It includes the Arctic Ocean and territories of the eight Arctic States: Canada, the Kingdom of Denmark (including Greenland and the Faroe Islands), Finland, Iceland, Norway, the Russian Federation, Sweden and the United States of America.
The Agreement itself covers the high seas portion of the Central Arctic Ocean.
What is the Agreement about?
The Agreement will prevent unregulated commercial fishing in the high seas portion of the central Arctic Ocean, an area that is roughly 2.8 million square kilometres in size: about the size of the Mediterranean Sea. Commercial fishing has never been known to occur in this area, nor is it likely to occur in the near future. However, given the changing conditions of the Arctic Ocean, the Agreement was developed in accordance with the precautionary approach to fisheries management.
Under the Agreement, the Parties have agreed not to engage in commercial fishing activities in the high seas portion of the Central Arctic Ocean for an initial period of 16 years after the Agreement enters into force. This period can be extended automatically every five years, unless one Party objects.
The Agreement covers fish, molluscs and crustaceans - except those belonging to sedentary species, which are defined in Article 77 of the UN Convention of the Law of the Sea as “organisms which, at the harvestable stage, either are immobile on or under the seabed or are unable to move except in constant physical contact with the seabed or the subsoil”.
The Agreement will establish and operate a Joint Program of Scientific Research and Monitoring with the aim of improving the understanding of the ecosystems of this area and, in particular, of determining whether fish stocks might exist in this area that could be harvested on a sustainable basis.
On the basis of the science provided through the Joint Program, the Agreement envisions the possibility that one or more additional regional fisheries management organizations or arrangements may be established for this area in the future.
What are Regional Fisheries Management Organisations or Arrangements?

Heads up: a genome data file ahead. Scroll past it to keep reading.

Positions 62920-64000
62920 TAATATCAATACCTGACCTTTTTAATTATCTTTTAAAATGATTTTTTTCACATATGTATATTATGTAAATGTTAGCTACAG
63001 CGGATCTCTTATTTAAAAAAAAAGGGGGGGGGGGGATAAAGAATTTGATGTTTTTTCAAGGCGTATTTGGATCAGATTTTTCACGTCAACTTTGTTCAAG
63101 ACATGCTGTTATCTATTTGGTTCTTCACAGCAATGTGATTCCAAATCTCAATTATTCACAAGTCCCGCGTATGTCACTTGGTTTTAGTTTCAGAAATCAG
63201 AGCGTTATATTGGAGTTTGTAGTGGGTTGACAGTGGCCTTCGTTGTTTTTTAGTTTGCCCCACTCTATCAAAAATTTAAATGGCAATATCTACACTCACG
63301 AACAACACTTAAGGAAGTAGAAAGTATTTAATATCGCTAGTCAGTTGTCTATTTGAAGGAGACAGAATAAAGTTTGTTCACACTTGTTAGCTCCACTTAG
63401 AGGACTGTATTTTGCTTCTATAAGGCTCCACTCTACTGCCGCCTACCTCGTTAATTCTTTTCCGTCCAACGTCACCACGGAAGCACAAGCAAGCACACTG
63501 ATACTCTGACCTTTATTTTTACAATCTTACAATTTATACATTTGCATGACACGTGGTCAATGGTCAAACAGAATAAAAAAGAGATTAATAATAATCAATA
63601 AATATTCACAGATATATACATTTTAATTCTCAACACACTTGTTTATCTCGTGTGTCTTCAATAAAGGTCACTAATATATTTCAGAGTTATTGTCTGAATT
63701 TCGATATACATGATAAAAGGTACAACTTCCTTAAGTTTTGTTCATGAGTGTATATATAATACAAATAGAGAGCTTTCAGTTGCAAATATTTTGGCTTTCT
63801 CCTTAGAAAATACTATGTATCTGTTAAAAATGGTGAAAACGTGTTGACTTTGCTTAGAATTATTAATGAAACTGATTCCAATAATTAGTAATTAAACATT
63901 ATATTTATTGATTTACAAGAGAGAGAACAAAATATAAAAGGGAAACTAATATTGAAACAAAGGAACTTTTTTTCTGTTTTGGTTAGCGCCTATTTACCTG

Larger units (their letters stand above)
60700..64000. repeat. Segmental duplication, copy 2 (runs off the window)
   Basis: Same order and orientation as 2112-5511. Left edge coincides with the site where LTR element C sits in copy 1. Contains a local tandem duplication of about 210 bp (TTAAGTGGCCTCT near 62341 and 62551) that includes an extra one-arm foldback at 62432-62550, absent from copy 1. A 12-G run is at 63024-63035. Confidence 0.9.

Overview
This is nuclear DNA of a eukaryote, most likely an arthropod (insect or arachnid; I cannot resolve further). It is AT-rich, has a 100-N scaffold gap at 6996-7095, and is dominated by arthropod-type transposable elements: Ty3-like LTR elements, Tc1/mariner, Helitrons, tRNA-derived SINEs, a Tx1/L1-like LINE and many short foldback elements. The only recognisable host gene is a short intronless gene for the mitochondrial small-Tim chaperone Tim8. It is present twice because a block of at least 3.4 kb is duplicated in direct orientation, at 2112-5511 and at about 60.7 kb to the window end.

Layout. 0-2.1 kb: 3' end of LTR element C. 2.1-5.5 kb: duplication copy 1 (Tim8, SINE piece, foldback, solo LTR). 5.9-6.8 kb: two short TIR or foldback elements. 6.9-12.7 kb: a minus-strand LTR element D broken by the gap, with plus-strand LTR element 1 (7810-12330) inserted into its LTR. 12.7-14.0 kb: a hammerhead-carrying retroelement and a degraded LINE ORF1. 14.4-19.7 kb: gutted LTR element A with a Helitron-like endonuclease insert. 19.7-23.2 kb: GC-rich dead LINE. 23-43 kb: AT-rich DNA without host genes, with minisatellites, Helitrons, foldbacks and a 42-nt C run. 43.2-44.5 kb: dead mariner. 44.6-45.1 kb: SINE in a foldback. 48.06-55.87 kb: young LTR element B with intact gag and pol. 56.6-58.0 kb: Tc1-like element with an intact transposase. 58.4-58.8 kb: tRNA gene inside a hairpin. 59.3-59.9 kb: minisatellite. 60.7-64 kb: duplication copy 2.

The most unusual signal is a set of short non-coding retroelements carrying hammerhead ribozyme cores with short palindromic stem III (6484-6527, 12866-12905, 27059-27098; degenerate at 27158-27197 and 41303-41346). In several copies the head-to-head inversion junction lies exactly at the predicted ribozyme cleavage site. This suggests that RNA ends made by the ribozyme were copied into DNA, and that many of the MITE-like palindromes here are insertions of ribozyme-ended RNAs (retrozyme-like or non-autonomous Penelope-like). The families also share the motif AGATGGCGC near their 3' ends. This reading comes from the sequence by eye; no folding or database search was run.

Regional Fisheries Management Organisations or Arrangements (RFMOs/RFMAs) are international organisations formed by countries with fishing interests in an area. Some of them manage all the fish stocks found in a specific area, while others focus on particular highly-migratory species, notably tuna, throughout vast geographical areas.
The organisations are open both to countries in the region (“coastal states”) and countries with interests in the fisheries concerned. While some RFMOs have a purely advisory role, most have management powers to set catch and fishing effort limits, technical measures, and control obligations. The EU, represented by the Commission, currently plays an active role in six tuna organisations and 11 non-tuna organisation.
Who are the Parties to the Agreement?
The Parties are Canada, the People’s Republic of China, the Kingdom of Denmark in respect of the Faroe Islands and Greenland, the European Union, Iceland, Japan, the Republic of Korea, the Kingdom of Norway, the Russian Federation and the United States of America.
These Parties both have a fishing interest in the area concerned and have the technical capacity to do so.
Can other Parties join the Agreement?
Yes, after the entry into force of this Agreement, the Parties may invite by consensus other States with a real interest to accede.
What was the process behind the Agreement?
On an initiative by the United States, the Agreement was negotiated over six rounds, including one exploratory meeting, held between December 2015 and November 2017. All Parties participated in these meetings. As the European Union speaks with one voice on the conservation of marine biological resources under the common fisheries policy (Art 3 of the Treaty on the Functioning of the EU), the European Commission negotiated in this process on behalf of the EU Member States.
What is the next step for this Agreement?
The Agreement will only enter into force if all ten Parties have ratified the Agreement with their respective legislative branches.
In the European Union, the Agreement will be concluded by the Council (EU Member States), acting by a qualified majority and after obtaining the consent of the European Parliament.
After the entry into force of the Agreement, a Meeting of the Parties is to take place every two years in order to review and implement the agreement.